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Wednesday, January 4, 2012

What Causes a ConcurrentModificationException?

In Java, a ConcurrentModificationException can occur when attempting to modify a Collections object (ex, java.util.List) outside of an Iterator.  The documentation points to threads as a possible cause, but you can get this exception even doing single-threaded programming.

The following code throws a ConcurrentModificationException despite being executed in a single thread.

List<String> mylist = new ArrayList<String>();
Iterator<String> iterator = mylist.iterator();
while( iterator.hasNext() ) {
  mylist.remove(0);  // throws the exception

The remove() call on the mylist interferes with the iterator processing.  The correct way to remove an item while iterating is to use java.util.Iterator's remove() method (this is different than java.util.List.remove(int)).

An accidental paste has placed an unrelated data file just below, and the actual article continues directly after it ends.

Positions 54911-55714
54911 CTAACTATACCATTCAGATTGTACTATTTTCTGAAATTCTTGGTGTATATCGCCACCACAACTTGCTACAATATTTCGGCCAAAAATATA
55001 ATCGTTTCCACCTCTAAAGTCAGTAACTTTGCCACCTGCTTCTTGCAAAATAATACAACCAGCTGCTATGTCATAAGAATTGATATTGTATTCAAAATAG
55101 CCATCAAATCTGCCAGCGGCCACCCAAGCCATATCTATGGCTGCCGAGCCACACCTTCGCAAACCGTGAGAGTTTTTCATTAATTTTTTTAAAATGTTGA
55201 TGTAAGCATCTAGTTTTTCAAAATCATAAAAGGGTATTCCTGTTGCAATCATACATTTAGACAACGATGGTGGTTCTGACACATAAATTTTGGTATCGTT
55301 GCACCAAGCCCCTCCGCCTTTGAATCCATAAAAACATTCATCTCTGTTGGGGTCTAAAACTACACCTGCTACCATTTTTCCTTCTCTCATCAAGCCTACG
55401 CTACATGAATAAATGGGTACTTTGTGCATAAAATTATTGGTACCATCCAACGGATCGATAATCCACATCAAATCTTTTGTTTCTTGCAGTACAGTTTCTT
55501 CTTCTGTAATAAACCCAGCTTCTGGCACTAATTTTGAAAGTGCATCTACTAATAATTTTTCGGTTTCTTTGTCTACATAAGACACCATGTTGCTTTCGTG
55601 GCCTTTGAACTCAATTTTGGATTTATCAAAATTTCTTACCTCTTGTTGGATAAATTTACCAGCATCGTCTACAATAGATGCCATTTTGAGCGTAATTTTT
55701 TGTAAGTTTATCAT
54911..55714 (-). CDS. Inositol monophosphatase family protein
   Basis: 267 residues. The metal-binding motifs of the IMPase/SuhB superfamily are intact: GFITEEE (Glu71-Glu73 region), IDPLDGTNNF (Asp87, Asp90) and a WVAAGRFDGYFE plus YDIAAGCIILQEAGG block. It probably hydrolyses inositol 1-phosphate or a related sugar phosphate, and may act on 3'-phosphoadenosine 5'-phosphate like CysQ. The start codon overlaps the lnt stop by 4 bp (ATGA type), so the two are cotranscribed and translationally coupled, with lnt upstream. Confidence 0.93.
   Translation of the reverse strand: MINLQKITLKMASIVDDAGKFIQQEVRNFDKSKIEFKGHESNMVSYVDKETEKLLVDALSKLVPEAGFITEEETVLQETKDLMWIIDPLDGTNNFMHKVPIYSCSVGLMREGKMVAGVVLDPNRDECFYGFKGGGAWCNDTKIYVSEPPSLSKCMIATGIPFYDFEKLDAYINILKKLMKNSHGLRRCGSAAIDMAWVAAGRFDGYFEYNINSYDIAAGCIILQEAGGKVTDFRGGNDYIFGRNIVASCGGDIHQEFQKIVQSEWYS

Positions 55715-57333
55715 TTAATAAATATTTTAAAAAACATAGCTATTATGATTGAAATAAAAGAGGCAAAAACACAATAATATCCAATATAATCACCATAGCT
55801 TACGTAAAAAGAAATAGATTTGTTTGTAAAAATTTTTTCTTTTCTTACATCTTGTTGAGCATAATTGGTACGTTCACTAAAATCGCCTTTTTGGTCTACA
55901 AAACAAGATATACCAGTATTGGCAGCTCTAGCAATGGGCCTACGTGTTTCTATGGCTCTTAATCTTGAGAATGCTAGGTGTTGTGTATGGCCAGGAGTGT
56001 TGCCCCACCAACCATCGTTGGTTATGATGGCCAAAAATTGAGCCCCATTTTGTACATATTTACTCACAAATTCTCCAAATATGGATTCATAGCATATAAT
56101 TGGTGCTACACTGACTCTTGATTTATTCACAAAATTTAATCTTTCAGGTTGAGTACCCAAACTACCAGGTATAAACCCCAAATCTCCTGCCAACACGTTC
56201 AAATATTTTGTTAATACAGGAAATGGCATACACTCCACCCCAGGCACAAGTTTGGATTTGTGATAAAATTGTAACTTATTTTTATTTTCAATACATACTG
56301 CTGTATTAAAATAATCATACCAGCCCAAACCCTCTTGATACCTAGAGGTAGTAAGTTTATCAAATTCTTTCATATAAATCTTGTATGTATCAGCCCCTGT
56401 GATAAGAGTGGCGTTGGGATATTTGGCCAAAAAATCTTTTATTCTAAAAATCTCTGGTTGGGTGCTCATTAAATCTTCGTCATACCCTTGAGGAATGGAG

If your maintaining an application and see this exception, chances are the bug is not as easy to detect as the preceding code block.  Look for all remove() calls and make sure that they are all called outside of an iterator (as in a for loop with an index) or within an iterator (using iterator.remove()).


A related error is an IllegalStateException.  This can occur if you don't advance the iterator after a remove().

iterator.remove();  // will throw the error

Keep the iterator pointer current, operating one element at a time with next() or remove();

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